1. The stimulating efficiencies of some normal primary aliphatic alcohols have been determined for the barnacle, the frog, and Planaria, under conditions which do not involve narcosis or simultaneous stimulation by other agents.
2. Concentrations of the successive alcohols necessary to produce a given stimulatory effect vary according to the following geometrical series: 1: a–1: a–2: a–3: a–4: . . . ., where a represents some real number.
3. Within certain limits the relationship between the logarithm of the concentration necessary to produce a given effect and the reciprocal of the reaction time is linear in the frog and in Planaria.
4. The concentration effect may be expressed by an equation which contains one constant characteristic of the alcohol series, and another one characteristic of each member. The ratio of the latter constants for successive alcohols represents a in the above series.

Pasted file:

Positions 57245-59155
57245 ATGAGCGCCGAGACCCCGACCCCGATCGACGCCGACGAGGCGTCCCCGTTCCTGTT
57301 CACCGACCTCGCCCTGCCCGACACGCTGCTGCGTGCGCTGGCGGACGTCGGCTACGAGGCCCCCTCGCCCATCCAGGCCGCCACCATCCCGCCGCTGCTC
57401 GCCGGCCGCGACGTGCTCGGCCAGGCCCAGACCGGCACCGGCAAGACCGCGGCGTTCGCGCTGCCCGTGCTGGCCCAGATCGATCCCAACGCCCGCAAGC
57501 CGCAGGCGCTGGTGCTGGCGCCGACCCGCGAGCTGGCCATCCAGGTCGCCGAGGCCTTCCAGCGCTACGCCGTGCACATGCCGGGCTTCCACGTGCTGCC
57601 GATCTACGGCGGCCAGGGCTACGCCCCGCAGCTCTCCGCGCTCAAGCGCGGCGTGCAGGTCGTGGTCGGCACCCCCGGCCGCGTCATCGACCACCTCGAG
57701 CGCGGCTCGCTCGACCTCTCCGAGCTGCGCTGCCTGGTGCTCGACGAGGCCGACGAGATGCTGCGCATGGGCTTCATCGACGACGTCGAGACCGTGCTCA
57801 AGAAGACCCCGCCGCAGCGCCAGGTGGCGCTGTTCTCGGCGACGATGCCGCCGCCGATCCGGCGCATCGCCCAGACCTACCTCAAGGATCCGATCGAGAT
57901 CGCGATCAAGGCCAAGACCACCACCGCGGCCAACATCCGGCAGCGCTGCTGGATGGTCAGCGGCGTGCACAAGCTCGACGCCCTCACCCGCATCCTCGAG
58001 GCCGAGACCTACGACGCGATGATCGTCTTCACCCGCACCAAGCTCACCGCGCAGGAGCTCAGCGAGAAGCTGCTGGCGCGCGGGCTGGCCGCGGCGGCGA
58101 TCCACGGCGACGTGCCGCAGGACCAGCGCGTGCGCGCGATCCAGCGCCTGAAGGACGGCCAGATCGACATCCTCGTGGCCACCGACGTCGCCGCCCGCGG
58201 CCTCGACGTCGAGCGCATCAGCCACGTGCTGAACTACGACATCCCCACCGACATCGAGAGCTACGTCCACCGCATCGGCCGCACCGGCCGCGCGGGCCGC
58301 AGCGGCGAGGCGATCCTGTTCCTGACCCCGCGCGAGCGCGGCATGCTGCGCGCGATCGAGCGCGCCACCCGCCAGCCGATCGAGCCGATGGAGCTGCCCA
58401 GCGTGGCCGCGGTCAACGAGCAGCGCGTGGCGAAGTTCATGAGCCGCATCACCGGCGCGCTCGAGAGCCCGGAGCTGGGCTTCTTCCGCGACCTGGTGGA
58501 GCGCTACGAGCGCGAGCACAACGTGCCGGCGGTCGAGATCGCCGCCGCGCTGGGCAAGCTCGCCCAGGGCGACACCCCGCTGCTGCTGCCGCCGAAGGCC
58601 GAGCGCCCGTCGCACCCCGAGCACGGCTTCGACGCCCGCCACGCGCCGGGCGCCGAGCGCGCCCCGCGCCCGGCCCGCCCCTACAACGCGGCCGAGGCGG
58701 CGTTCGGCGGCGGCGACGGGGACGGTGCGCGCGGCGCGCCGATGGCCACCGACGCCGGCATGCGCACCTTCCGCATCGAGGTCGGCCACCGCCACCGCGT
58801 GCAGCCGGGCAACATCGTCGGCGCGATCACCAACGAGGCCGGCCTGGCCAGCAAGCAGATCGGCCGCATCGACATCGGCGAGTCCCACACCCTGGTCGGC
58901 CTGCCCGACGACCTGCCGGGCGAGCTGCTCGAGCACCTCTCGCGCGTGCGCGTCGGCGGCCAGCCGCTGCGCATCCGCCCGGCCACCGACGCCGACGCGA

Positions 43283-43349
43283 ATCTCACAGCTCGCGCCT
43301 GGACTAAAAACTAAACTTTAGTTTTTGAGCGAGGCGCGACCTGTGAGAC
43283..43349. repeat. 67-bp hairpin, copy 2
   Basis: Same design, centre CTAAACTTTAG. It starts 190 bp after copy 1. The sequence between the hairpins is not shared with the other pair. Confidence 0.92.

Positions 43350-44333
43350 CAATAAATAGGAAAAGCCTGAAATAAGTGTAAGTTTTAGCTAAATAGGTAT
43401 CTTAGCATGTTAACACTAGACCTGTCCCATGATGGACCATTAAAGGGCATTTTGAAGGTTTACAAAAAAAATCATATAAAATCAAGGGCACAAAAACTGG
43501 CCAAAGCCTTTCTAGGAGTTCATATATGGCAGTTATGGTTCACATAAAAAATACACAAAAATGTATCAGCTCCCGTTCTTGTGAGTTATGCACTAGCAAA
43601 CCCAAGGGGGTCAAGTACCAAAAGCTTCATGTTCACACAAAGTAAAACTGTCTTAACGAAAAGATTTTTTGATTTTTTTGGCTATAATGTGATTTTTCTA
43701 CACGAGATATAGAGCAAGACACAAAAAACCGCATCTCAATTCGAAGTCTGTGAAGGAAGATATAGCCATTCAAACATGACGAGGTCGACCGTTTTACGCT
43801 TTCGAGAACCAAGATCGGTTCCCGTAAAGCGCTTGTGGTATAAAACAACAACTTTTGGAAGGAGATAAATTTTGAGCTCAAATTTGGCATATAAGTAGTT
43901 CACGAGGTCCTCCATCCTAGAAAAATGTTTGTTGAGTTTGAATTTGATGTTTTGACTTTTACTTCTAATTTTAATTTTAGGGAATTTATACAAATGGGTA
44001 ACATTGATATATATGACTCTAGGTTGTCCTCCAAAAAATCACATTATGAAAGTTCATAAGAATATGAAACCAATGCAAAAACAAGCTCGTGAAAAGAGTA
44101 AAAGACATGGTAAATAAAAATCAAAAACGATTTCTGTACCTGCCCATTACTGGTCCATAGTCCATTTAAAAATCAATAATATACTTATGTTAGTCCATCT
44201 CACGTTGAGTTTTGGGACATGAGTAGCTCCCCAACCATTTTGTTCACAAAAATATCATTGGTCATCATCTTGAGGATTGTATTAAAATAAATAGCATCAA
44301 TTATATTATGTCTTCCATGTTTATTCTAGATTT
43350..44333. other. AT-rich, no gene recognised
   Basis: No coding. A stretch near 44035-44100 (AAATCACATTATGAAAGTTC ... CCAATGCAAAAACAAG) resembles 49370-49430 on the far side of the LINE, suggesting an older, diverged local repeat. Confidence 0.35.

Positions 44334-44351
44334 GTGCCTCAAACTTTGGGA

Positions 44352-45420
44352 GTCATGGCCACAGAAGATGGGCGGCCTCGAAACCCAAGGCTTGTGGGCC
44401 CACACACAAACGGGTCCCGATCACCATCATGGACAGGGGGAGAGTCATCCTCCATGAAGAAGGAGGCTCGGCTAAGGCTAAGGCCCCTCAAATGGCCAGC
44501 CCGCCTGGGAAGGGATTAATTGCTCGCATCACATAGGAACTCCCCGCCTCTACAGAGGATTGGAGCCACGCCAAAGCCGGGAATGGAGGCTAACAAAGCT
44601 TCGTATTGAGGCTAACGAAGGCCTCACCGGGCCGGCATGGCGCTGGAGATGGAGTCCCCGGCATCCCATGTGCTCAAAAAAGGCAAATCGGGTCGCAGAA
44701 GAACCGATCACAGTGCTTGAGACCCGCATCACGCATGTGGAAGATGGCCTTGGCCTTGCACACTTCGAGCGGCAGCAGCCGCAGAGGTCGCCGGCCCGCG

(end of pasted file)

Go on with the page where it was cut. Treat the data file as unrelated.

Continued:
5. The stimulation by alcohols in these animals is considered to be due to energy changes at the receptive surfaces, brought about by a definite orientation of the respective alcohol molecules. Increase in stimulating efficiency as the number of CH2 groups increase must be due to the rôle of the non-polar portion of the alcohol molecule, since the polar group remains practically constant throughout the series.
6. In homologous series of organic compounds it is conceived that stimulating effects will be produced either by the polar group or the non-polar group, according to which one becomes dominant in effect, or to a combination of the two.